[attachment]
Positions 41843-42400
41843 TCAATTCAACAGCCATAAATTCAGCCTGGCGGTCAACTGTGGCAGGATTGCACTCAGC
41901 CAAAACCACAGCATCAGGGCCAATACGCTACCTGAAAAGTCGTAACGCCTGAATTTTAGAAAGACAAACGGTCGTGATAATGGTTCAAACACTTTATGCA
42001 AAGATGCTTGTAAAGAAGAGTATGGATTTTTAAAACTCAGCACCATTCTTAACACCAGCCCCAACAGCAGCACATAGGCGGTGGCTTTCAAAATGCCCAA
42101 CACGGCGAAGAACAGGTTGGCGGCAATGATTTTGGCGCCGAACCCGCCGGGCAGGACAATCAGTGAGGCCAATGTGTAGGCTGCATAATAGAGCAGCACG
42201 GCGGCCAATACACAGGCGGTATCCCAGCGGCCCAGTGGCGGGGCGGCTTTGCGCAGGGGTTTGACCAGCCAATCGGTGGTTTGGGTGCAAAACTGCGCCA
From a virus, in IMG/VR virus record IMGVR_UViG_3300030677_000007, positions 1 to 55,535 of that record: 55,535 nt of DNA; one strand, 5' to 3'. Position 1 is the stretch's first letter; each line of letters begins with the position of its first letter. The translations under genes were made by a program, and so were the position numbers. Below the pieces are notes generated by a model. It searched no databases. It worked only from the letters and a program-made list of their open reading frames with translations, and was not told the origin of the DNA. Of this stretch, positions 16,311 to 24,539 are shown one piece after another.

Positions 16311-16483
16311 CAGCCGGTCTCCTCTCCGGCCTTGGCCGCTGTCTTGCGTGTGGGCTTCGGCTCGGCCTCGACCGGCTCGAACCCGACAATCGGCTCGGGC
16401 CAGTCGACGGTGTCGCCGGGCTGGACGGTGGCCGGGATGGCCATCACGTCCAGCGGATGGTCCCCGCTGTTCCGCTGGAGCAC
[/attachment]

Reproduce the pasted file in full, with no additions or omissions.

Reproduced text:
Positions 41843-42400
41843 TCAATTCAACAGCCATAAATTCAGCCTGGCGGTCAACTGTGGCAGGATTGCACTCAGC
41901 CAAAACCACAGCATCAGGGCCAATACGCTACCTGAAAAGTCGTAACGCCTGAATTTTAGAAAGACAAACGGTCGTGATAATGGTTCAAACACTTTATGCA
42001 AAGATGCTTGTAAAGAAGAGTATGGATTTTTAAAACTCAGCACCATTCTTAACACCAGCCCCAACAGCAGCACATAGGCGGTGGCTTTCAAAATGCCCAA
42101 CACGGCGAAGAACAGGTTGGCGGCAATGATTTTGGCGCCGAACCCGCCGGGCAGGACAATCAGTGAGGCCAATGTGTAGGCTGCATAATAGAGCAGCACG
42201 GCGGCCAATACACAGGCGGTATCCCAGCGGCCCAGTGGCGGGGCGGCTTTGCGCAGGGGTTTGACCAGCCAATCGGTGGTTTGGGTGCAAAACTGCGCCA
From a virus, in IMG/VR virus record IMGVR_UViG_3300030677_000007, positions 1 to 55,535 of that record: 55,535 nt of DNA; one strand, 5' to 3'. Position 1 is the stretch's first letter; each line of letters begins with the position of its first letter. The translations under genes were made by a program, and so were the position numbers. Below the pieces are notes generated by a model. It searched no databases. It worked only from the letters and a program-made list of their open reading frames with translations, and was not told the origin of the DNA. Of this stretch, positions 16,311 to 24,539 are shown one piece after another.

Positions 16311-16483
16311 CAGCCGGTCTCCTCTCCGGCCTTGGCCGCTGTCTTGCGTGTGGGCTTCGGCTCGGCCTCGACCGGCTCGAACCCGACAATCGGCTCGGGC
16401 CAGTCGACGGTGTCGCCGGGCTGGACGGTGGCCGGGATGGCCATCACGTCCAGCGGATGGTCCCCGCTGTTCCGCTGGAGCAC